NEW figures showing a boom in the numbers of peregrine falcon pairs nesting in the Pennines will fuel a row which has been going on for a decade or more between conservationists and pigeon fanciers.
The majestic peregrines were almost wiped out by farm pesticides in the 1960s and then began to suffer from large scale depredation by nest robbers who took eggs or chicks to sell overseas for falconry - rich Arabs were willing to pay several thousands of pounds for a single bird.
However, a new survey by the British Trust for Ornithology has shown that peregrine numbers in the Pennines have increased by 65% since the first survey carried out in 1991, when the bird was feared to be on the point of extinction in most parts of Britain.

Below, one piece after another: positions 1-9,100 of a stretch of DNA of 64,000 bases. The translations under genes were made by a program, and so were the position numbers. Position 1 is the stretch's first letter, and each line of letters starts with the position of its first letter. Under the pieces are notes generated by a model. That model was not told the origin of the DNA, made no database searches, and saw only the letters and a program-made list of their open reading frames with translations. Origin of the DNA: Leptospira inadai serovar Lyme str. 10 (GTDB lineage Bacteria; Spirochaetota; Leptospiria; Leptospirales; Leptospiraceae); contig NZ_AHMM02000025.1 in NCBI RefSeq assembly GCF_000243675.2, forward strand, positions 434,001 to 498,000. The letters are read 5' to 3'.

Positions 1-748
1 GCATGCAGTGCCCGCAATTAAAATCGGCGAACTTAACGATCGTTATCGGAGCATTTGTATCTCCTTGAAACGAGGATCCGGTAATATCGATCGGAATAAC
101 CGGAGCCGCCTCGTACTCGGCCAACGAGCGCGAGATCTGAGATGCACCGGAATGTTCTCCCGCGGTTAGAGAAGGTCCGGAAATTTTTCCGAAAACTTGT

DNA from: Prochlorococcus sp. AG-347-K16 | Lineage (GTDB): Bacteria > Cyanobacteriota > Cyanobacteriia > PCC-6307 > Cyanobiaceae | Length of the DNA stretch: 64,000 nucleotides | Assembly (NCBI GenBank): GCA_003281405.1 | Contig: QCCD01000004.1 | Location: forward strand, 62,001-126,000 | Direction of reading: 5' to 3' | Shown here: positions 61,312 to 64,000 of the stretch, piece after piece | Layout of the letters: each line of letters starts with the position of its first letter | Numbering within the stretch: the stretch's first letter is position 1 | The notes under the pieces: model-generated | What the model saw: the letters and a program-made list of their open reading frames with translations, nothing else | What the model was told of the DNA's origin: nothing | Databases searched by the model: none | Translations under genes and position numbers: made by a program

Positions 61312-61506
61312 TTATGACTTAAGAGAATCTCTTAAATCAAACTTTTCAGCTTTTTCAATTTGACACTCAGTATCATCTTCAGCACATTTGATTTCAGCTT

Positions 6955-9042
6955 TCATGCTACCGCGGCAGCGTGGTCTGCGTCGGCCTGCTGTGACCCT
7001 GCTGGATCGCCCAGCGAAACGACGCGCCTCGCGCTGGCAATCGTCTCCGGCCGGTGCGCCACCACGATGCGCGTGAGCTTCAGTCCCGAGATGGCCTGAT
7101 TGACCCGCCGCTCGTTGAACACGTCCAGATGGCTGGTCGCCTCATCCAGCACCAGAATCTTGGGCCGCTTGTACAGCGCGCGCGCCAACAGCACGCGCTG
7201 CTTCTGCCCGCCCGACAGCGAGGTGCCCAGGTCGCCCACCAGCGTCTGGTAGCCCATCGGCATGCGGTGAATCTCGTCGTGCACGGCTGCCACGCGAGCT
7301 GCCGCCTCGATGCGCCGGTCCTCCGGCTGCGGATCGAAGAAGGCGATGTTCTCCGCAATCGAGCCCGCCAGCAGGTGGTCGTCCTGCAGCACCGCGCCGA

This news will infuriate the owners of racing pigeons, who claim that the peregrines are killing hundreds of their prize birds, some of which can change hands for many hundreds of pounds.
A group of Skipton-based pigeon fanciers is campaigning for a change in the law so that peregrines, a protected species, can be shot. However, their efforts are unlikely to succeed because, despite the big percentage increase, the BTO says there are still only 84 breeding pairs in the whole of the Pennine Chain - leaving them far too thinly spread to have a great effect on pigeon numbers.